The link is to the youtube video of Common's objectionable appearance.
This is from the NBC story:
Their objection stems from a 2007 YouTube video of Common flagged by The Daily Caller. In the video, Common says "tell the law, my Uzi weighs a ton" as well as "Burn a Bush cos' for peace he no push no button."
Leaving aside the affront he poses to Police officers, he is a clear and present danger to the English language.
It is hard to write a hard and fast rule, sometimes one set of considerations may outweigh what would normally put someone beyond the pale. Ronald Reagan was sheepish when chided for inviting Frank Sinatra to the White House. You wouldn't normally invite someone with well-known ties to organized crime to the White House but for a truly great artist (that your wife happens to be sweet on). Could you say anything about Common that couldn't be said about someone who had been invited at some point to the white house? I suppose not.
But still, we are entitled to question the President's judgment. The White House is not his pad, it is the people's house and the people invited there to take a prominent role in public events should be people that all Americans can, broadly speaking, think are admirable and not offensive. Could someone watch the youtube video linked to and say that about Common?
Bob Dylan has been brought up as a counter example, someone who had defended someone convicted of murder. But Dylan thought that the guy did not do it. That is not Common's point.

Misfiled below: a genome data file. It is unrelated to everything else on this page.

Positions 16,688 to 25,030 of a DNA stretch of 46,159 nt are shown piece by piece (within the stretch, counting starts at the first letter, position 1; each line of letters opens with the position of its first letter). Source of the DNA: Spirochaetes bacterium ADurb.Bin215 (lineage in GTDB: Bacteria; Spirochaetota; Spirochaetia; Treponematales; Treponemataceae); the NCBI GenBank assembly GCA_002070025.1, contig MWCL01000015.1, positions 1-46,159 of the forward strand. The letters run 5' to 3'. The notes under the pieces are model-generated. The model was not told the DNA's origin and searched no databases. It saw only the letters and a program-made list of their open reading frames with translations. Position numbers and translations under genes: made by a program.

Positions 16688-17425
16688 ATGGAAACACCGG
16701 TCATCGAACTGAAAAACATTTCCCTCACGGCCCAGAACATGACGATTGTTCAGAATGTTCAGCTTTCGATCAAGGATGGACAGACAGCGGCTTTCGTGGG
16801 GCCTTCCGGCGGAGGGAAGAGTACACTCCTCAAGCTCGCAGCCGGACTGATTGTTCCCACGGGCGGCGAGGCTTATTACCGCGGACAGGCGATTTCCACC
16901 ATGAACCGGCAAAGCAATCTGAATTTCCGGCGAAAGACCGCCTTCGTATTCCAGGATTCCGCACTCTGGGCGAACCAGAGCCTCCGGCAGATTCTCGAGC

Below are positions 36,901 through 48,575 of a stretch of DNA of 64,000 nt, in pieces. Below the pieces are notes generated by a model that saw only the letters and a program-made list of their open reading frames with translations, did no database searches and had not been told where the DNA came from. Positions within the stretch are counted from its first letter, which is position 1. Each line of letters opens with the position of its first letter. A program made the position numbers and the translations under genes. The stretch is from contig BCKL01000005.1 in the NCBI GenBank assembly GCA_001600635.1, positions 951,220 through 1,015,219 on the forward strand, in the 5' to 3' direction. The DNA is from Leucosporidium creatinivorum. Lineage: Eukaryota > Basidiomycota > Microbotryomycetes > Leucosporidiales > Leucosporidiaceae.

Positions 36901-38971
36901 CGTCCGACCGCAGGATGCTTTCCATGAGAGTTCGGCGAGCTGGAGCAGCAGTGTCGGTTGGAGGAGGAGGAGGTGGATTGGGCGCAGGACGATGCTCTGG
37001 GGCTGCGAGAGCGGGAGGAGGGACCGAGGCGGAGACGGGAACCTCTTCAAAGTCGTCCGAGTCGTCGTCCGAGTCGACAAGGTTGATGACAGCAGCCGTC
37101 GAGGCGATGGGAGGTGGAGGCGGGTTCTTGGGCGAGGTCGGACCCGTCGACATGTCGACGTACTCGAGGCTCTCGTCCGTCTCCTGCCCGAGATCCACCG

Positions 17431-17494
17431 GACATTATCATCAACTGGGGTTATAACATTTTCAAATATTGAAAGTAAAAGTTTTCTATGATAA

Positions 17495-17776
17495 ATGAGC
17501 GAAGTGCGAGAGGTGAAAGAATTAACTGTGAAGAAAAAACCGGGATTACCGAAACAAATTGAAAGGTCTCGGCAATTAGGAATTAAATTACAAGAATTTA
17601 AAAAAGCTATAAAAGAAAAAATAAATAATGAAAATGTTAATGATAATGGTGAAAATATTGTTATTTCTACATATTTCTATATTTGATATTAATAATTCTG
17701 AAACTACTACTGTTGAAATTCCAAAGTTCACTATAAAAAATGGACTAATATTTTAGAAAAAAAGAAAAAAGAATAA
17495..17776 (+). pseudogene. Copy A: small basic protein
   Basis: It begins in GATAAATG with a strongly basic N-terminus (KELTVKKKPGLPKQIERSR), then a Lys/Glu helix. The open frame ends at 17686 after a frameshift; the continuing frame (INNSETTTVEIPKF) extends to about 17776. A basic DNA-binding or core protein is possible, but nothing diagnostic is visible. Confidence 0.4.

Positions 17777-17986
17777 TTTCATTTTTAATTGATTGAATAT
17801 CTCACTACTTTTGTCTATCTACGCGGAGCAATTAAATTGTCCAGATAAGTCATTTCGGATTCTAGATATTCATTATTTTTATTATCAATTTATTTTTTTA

"This is someone who fought for my freedom." She fought for his freedom by killing this cop--that is her point, no? Surely that is a bit different? Is it bad enough to keep someone out of the White House? Well, I think so. The president is the chief law enforcement officer in our country. It is, oddly enough, National Police appreciation week or something. It just isn't done.
We know that Reverend Write or Bill Ayers will never be invited to the White House because his association with them had become a problem in the election campaign leading the Obama operation to throw them under the bus. Once you are under the bus you don't come back. Having them to the White House would now just be too inconvenient.
Ask yourself, if Common had become a problem during the campaign is there any doubt that he would have found himself under the bus as well? Can you watch this Common fellow and then listen to another sermon on racial tolerance from Obama?
NBC says that Common was on his best behavior:
It ended with "one King's dream, he was able to Barack us."
Sanctimonious and insipid. Whether treating Common as a respectable figure is acceptable, treating him as a poet is genuinely appalling.